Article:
SEPTEMBER 14, 2017 BY DAVID G. MCAFEE
A new five-year study examining child sexual abuse in the Catholic Church found that the institution’s celibacy requirement continues to be “the major precipitating risk factor” in abuse cases — and that the Church’s “deeply homophobic environment” makes things even worse.
The report, published by the Centre for Global Research at RMIT University in Australia, found that the church’s policy on mandatory celibacy “has been and remains the major precipitating risk factor for child sexual abuse.”
“There is little doubt that mandatory celibacy has been a critical factor in the Church’s successful execution of its mandate to evangelise and found local churches across the world. But it cannot be claimed that the celibacy policy has been an unparalleled success. The issue is not celibacy, but mandatory celibacy.”
Common sense would point to a connection. When you’re forbidden from having a traditional outlet for your sexual desires, and you can’t even take care of yourself (everyone wave to Ted Cruz), your eventual release is bound to be something unconventional — and, in some cases, illegal.
The study notes that the mandatory celibacy rule has “led to psychosexually immature identities and sexual deprivation on the part of those priests and religious who have offended against children.”
However, the church’s rules against members of the clergy having sex don’t cause all the problems with child sex abuse.
“The evidence from this meta-analysis of the literature shows that it cannot be argued that celibacy, on its own, has been the cause of child sexual abuse in Catholic settings. There are too many good priests and religious, male and female, who have successfully lived a faithful celibate life, even though it may have been accompanied by a great struggle. However, it would seem that celibacy is the major precipitating risk factor for child sexual abuse when combined with other risk factors.”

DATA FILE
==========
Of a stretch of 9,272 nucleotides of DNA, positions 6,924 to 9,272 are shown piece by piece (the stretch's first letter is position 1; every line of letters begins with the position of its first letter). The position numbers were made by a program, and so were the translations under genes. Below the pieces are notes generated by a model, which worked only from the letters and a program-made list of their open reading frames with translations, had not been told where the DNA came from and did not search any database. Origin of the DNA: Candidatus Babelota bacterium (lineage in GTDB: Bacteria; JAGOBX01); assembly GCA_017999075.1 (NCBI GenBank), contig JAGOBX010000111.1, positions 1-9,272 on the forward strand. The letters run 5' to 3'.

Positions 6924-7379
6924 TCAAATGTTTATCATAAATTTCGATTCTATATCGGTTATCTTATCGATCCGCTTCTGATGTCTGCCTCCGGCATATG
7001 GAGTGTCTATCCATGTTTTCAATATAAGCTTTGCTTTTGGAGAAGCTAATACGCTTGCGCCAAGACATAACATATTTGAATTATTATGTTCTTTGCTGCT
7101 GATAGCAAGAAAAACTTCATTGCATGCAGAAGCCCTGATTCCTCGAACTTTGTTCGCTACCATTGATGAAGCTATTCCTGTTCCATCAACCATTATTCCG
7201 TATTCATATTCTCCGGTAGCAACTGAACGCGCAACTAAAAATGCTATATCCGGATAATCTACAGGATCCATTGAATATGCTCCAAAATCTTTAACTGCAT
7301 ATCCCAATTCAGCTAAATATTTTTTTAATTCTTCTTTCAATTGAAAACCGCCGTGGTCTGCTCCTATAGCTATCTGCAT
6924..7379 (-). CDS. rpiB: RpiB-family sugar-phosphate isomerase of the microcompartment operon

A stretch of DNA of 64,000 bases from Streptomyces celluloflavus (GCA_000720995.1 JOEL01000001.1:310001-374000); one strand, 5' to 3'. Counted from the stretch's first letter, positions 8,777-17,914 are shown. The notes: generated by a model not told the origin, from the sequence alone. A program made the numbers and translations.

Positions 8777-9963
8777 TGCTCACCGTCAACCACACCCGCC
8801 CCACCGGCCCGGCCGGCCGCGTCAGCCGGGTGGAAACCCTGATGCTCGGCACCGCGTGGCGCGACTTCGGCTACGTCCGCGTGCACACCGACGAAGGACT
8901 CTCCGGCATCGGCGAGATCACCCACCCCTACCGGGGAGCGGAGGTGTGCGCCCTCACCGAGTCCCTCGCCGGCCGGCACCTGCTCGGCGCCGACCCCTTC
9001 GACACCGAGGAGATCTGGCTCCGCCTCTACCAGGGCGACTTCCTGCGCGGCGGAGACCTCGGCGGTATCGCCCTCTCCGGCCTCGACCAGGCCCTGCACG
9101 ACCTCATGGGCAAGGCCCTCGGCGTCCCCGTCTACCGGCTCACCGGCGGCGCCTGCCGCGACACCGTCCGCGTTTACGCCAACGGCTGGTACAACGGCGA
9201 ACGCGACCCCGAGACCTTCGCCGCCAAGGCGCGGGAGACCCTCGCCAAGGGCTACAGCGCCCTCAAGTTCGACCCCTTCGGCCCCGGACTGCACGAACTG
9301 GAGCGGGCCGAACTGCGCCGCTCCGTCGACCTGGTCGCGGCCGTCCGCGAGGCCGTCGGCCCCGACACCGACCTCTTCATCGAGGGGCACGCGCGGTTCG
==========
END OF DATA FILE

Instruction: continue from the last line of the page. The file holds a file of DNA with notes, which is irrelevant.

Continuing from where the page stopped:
So, what are the other factors? According to the study, which is purported to be “the most comprehensive” ever produced on the issue of Catholic sexual abuse of children and was authored by two ordained (and now married) priests who resigned from church ministry in the 1970s, there are many.
While it is often asserted that homosexuality causes Catholic priests to abuse young boys, the study suggests the problem is the opposite: institutional homophobia. Gay men who join the anti-gay clergy have difficulty understanding their sexual impulses (and therefore controlling them), according to the researchers.
“Though homosexuality is not a direct cause of abuse, the deeply homophobic environment within the Church and its seminaries, based on the teaching that homosexuality is an intrinsically disordered state and that all gays must lead a celibate life, contributes to psychosexual immaturity.”
The main conclusion of the meta-analysis is a combination of these factors: young and vulnerable kids (especially boys) were at risk in the presence of “psychosexually immature, psychosexually maldeveloped and sexually deprived and deeply frustrated male priests and male religious, particularly those who had not satisfactorily resolved their own sexual identity.”
“This was especially so if these priests and religious were confused or in denial about their homosexual orientation while training and operating in a profoundly homophobic Church environment… There was little psychological evidence that the priest and religious offenders were suffering from any psychotic illnesses.”
The study provides a comprehensive look at Catholic child sex abuse in Australia and worldwide, and it was conducted by people with a unique perspective, so hopefully, people will start to take notice and make some changes. If the Church can amend how it operates, it would go a long way toward protecting children.
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